Chicago Teachers Union & CPS still haven’t reached a resolution
Stephon Johnson | 10/31/2019, 12:33 p.m.
Chicago Teachers Union officials said their bargaining team won’t leave the table until they’ve reached a tentative agreement with Chicago Public Schools.
They’re still waiting.
As the Chicago teachers’ strike entered week 2, the city and the union remain at a stalemate. Representatives of Chicago Mayor Lori Lightfoot’s office refused to yield on returning $100 million in tax increment financing (TIF) funds the mayor promised to CPS in her budget address.
“This mayor stood in front of the people of this city and claimed she was giving CPS over $100 million in TIF surplus funds from her slush fund—and promptly clawed back those dollars in violation of the law and past practices,” stated CTU President Jesse Sharkey. “This is literally worse than what Rahm did to our students and our schools. Our school communities need those funds and are owed those funds. These public dollars could end a strike for equity and educational justice for our schools.”
This Tuesday marked the ninth day of the strike. CTU’s constituents are comprised of more than 25,000 teachers, clinicians and support staff. According to CTU officials, 9 out of 10 schools on Chicago’s South and West sides are not equipped with a school library or a school nurse.
According to CTU, the problem is not a lack of resources, but a lack of “political will” from the mayor’s office to use TIF revenues to fund the public schools instead of corporations.
“We know there’s enough money to deliver a just contract for Chicago educators and students,” said Chicago Teachers Union organizer Matthew Luskin. “The problem is that huge amounts of taxpayer dollars are captured by corporations like Sterling Bay.”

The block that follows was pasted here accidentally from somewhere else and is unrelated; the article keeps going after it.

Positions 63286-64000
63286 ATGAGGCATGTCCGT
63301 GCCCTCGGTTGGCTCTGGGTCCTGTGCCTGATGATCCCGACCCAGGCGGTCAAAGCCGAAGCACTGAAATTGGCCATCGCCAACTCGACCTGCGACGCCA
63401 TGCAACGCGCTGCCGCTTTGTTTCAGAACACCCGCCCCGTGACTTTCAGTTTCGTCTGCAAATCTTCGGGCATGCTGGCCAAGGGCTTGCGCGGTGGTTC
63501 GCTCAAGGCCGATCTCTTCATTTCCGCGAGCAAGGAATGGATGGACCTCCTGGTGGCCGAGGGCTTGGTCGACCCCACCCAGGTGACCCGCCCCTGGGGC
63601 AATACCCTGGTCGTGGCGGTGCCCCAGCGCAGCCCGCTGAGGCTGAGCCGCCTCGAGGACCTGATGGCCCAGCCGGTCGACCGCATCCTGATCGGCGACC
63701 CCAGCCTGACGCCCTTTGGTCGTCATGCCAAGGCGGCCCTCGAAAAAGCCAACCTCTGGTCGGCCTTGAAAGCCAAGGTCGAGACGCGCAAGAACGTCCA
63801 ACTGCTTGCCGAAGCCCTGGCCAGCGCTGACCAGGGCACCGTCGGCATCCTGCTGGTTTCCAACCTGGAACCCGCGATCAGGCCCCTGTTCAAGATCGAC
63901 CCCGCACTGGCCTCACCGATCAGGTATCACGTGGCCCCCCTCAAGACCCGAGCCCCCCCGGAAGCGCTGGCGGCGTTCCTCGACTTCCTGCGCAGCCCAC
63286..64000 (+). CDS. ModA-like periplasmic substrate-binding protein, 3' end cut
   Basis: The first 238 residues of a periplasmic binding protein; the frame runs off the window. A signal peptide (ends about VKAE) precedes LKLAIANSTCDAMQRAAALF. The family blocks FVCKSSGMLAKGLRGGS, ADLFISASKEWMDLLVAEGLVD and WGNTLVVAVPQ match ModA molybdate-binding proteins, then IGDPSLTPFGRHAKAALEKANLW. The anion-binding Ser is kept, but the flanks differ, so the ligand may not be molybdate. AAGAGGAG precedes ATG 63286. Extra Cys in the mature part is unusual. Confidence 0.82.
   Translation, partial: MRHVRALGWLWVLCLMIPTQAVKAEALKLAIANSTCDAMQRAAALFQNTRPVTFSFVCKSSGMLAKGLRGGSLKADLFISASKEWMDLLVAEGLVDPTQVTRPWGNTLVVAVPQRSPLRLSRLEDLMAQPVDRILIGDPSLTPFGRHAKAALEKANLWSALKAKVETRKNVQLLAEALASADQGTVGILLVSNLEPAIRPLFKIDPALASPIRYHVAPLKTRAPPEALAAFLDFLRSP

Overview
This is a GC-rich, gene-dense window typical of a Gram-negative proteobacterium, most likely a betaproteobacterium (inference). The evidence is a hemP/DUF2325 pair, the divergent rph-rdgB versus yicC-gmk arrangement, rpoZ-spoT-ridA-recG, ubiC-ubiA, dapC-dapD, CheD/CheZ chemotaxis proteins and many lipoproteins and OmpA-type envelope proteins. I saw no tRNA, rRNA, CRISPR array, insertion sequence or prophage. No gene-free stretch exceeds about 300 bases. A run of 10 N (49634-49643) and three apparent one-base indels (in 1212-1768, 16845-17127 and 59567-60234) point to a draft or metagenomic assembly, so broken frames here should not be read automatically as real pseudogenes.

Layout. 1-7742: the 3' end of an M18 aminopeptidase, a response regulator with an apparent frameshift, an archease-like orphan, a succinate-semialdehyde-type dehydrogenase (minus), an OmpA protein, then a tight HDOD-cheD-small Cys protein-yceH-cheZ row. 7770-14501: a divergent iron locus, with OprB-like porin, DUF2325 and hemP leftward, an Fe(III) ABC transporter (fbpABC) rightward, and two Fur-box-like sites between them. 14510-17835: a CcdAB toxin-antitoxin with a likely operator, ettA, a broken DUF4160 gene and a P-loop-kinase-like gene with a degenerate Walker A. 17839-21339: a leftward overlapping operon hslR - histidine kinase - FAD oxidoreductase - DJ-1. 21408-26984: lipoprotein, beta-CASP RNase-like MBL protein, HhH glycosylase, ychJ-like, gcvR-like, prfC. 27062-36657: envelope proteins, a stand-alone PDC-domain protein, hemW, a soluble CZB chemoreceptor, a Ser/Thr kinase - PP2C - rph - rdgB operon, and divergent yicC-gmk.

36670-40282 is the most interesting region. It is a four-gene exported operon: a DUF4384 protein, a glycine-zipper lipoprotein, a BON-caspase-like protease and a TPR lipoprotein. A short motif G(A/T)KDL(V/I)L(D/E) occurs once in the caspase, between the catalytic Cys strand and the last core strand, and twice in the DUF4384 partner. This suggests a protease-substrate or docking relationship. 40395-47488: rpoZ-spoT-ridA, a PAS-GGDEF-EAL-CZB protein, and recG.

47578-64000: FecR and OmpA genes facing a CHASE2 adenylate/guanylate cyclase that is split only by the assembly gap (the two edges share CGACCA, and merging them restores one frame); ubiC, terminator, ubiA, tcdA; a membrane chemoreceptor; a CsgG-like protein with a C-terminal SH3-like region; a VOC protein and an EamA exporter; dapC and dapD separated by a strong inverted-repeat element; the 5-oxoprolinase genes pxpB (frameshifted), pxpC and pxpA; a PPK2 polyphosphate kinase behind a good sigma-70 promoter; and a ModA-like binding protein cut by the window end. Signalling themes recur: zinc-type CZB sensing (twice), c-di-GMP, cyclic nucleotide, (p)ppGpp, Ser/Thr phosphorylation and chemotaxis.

That’s not the story coming from the city government, however. During a Tuesday news conference, Lightfoot presented parts of the negotiations she likes and others she’s not as enamored with.
Chicago has offered “…$70 million in additional staffing including a nurse and social worker in every school...in writing,” said Lightfoot, and “$25 million in class size relief...in writing. We put it all in writing because in all of these matters we fundamentally agree with the union. This is a half billion dollar offer, but CTU’s bargaining continues to move the goalposts and bring in more issues that do not belong in any collectively bargained contract.”
Lightfoot complained about CTU asking her to support an elected representative school and to negotiate over a change to the state law that governs what issues the union can strike over. Matters that she feels are legislative issues and not contract issues.
“Are you really keeping kids out of class unless I agree to support the CTU’s political agenda wholesale,” asked Lightfoot.
In the meantime, CPS school buildings will be open to students with principals and non-unionized support staff ensuring students access to play games and engage in other activities. Schools will also continue to serve breakfast and lunch to students and offer kids a meal to take home if they so choose. Charter and contract schools will keep operating on normal schedules. Libraries and parks will also be open.
There was one school-affiliated union that the mayor reached a deal with.
Lightfoot and the Chicago Board of Education announced a tentative agreement for a five-year contract with SEIU Local 73. It includes a minimum 16% raise over five years for all employees. There’s no increases in health insurance co-pays, deductibles, plan choices or out-of-pocket costs.
“The SEIU Local 73 members who work in our Chicago Public Schools are critical to our school operations, ensuring both our students and staff receive the support they need to achieve ever greater academic success,” stated Lightfoot. “I am very pleased we were able to work together to agree on a strong, fair deal that will provide substantial raises and real improvements to working environments, and I commend negotiators on both sides for their tireless effort.”
SEIU Local 73 represents close to 7,500 special education classroom assistants, bus aides, custodians and security officers who work at CPS. Despite reaching a new deal, the union decided to stand in solidarity with CTU and respect the picket lines.